The blessings show some parallels between Judah and Joseph, the descendants of both of whom will become major tribes in Israel. Judah’s brothers will bow to him (49:8) just as Joseph’s brothers bowed to him (42:6); Judah will also reign (49:10), just as Joseph now was vizier of Egypt. Although Jacob’s special favor rests on Joseph, Judah had shown positive leadership in the more recent part of the Joseph narrative (43:3, 8; 44:14, 16, 18; 46:28) and remains preeminent among Leah’s sons.
Lions were perceived as the most powerful of predators, and the image is here linked with Judah’s future reign (Gen 49:9-10). The phrase “lion’s cub” applied to Judah here in 49:9 applies to Dan in Deut 33:22; but Judah also appears as a full-grown lion or lioness here (like Gad in Deut 33:20). In Num 23:24; 24:9, a lion and lioness become images of a powerful people conquering prey; in antiquity, a lion was an image of strength.
Both Judah and Joseph will also prosper. That Judah can treat wine like rinse water (Gen 49:11) indicates his promised prosperity. (Growing vines and tending milk-producing goats [see 49:12] would not be difficult in the hill country of Judah.)
Yet as in Jacob’s blessings of his sons, Moses’s blessings of the tribes that almost close the final book of the Pentateuch include much prosperity for Joseph (Deut 33:13-17). Joseph will be very fruitful (Gen 49:22; cf. Ps 1:3), a fruitfulness that had already begun in his life when the Lord began exalting him (Gen 41:52: “God has made me fruitful …”). Jacob prays for the blessings of heaven and the deep and of fertility for Joseph (49:25), recalling the blessings of his ancestors (49:26), especially Isaac’s prayer of blessing from heaven and earth for Jacob (27:28). As Isaac blessed Jacob to rule his brothers (27:29), so Jacob blesses Joseph as one special among his brothers (49:26; the term means one consecrated or set apart, perhaps here for rule).
Just as Leah and Rachel gave their children meaningful names in Gen 29:32-35; 30:6-8, 11-13, 18, 20, 24; 35:18, Jacob now puns on some of their names as he blesses them before his death. Judah’s brothers will praise (yuducah) Judah (yehudah; 49:8); Dan will judge (yadin, based on the same root) his people (49:16); raiders (g’dud) will raid (y’gudenu) Gad, but he will also raid (yagud) at their heels (49:19; the verbs are from the root gdd). (Note: I am unfortunately unable to use my Hebrew font here.) Nevertheless, Jacob does not offer all possible plays on names; he does not, for example, call Asher blessed (asher; though this would simply reuse what already appears in Gen 30:13). That both Dan and Gad raid at enemies’ heels (49:17, 19) might recall Jacob’s own prevailing over another’s heel, which earned him his name (25:26).
While blessing his sons, Jacob also praises God in language often developed by his descendants. God is “the rock of Israel” (49:24), perhaps recalling the rock of God’s house in 28:22 but especially emphasizing that God is an unmoving strength and foundation (cf. e.g., 2 Sam 22:2-3, 47; Ps 18:2, 46; 31:3 and passim). “The Mighty One” (Gen 49:24) also becomes a common title for God’s strength (e.g., Josh 22:22), especially in Hebrew poetry (e.g., Ps 50:1; Isa 49:26; 60:16); so also “the shepherd” (Gen 49:24; cf. e.g., 48:15; Ps 23:1; 80:1; Isa 40:11).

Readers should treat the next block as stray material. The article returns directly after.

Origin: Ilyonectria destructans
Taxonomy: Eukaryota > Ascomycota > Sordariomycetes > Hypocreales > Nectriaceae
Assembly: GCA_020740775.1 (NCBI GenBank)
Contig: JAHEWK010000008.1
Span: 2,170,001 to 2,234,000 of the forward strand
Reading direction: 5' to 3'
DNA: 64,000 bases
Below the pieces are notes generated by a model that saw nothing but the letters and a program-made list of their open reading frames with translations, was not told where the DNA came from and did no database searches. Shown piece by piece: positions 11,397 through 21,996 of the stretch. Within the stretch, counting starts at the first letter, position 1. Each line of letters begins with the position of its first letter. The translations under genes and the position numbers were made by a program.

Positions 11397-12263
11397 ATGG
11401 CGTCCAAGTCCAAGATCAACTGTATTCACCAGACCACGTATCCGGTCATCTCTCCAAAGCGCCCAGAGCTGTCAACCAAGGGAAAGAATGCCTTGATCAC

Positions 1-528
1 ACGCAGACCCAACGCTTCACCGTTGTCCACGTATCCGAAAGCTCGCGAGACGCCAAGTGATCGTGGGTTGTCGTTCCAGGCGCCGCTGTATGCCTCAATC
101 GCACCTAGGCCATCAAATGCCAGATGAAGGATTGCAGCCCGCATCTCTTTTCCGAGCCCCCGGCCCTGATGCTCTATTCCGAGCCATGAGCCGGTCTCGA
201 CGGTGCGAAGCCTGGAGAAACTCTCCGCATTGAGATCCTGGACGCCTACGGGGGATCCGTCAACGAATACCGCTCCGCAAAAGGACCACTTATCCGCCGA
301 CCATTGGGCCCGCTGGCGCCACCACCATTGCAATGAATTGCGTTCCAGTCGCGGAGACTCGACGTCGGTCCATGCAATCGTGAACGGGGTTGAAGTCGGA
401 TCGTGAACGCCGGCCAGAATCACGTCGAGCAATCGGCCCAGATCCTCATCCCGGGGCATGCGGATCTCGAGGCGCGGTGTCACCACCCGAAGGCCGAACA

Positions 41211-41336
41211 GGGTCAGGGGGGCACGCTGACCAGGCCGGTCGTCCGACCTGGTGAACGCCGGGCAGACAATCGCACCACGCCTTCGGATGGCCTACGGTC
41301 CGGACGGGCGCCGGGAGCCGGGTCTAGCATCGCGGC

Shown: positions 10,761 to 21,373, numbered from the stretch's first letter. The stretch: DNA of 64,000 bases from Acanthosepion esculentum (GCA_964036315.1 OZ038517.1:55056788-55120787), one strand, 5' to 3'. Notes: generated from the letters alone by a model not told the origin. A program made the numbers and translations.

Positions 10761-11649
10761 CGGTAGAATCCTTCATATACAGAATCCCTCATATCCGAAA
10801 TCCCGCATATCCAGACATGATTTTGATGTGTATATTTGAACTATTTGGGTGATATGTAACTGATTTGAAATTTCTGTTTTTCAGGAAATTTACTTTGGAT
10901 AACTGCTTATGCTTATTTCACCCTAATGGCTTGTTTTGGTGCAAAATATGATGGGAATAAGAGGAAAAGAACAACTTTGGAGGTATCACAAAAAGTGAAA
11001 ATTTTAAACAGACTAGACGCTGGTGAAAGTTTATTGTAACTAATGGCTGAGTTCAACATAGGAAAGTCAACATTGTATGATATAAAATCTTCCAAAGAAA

All these blessings depend on the recognition that God is the source of blessing and the one who will carry out these blessings. Having lived to see God’s faithfulness, Jacob is bold in his faith for the future. We, too, should recognize God’s faithfulness in our lives, and trust his continued faithfulness in the future. Unlike Jacob here, we often do not know the details the future holds for us; but we do know that God will be with us, and we know the already-promised, ultimate outcome. Whatever our trials in the meantime, God’s faithfulness is the foundation for our hope.
Saul of Tarsus becomes a follower of Jesus. 1-hour free video lecture on Acts 9.
As noted earlier, Jacob gives Joseph the double portion allotted to the firstborn son. Because the double portion meant that the first son received twice the share allotted to any other son, Jacob promises Joseph one piece of land more than his brothers (48:22).
Jacob declares that he had taken this land by his sword and bow. This description does not apply to most of Jacob’s sojourn in Canaan, most of which was peaceful. Unless he prophesies the future conquest (cf. 15:16), it apparently applies only to his sons’ unruly conquest of the town of Shechem (34:25-29). Families were viewed as a unit, and this was an action by the family of which Jacob was head and progenitor.
Although Jacob actually disapproved of his sons’ sack of Shechem and initially hurried from that region (34:30; 35:1-5; 49:5-7), this conquered town was in fact part of the future promised land. Jacob had legally bought land there (33:19) and dedicated it to God (33:20); moreover, he eventually came to view the area as safe even for his sons (37:12-14). Even when Joseph disappears after being sent there, his disappearance is (wrongly) attributed to a beast rather than to a vengeful neighbor (37:20, 33). The term sometimes translated “portion,” “ridge,” and so forth in 48:22 can also be translated “Shechem.”
That Shechem ultimately lies in the territory of Ephraim (Josh 20:7; 21:21; 1 Kgs 12:25; 1 Chron 6:67; cf. nearby Manasseh in Josh 17:7), one of Joseph’s sons (Josh 17:7), confirms the likelihood of that meaning or at least that wordplay here. Shechem went not to descendants of the sons who pillaged it (especially Simeon and Levi) but instead to descendants of Joseph, who was likely too young to have participated in that action (Gen 30:21-25; 31:41; 37:2; cf. 29:20, 27).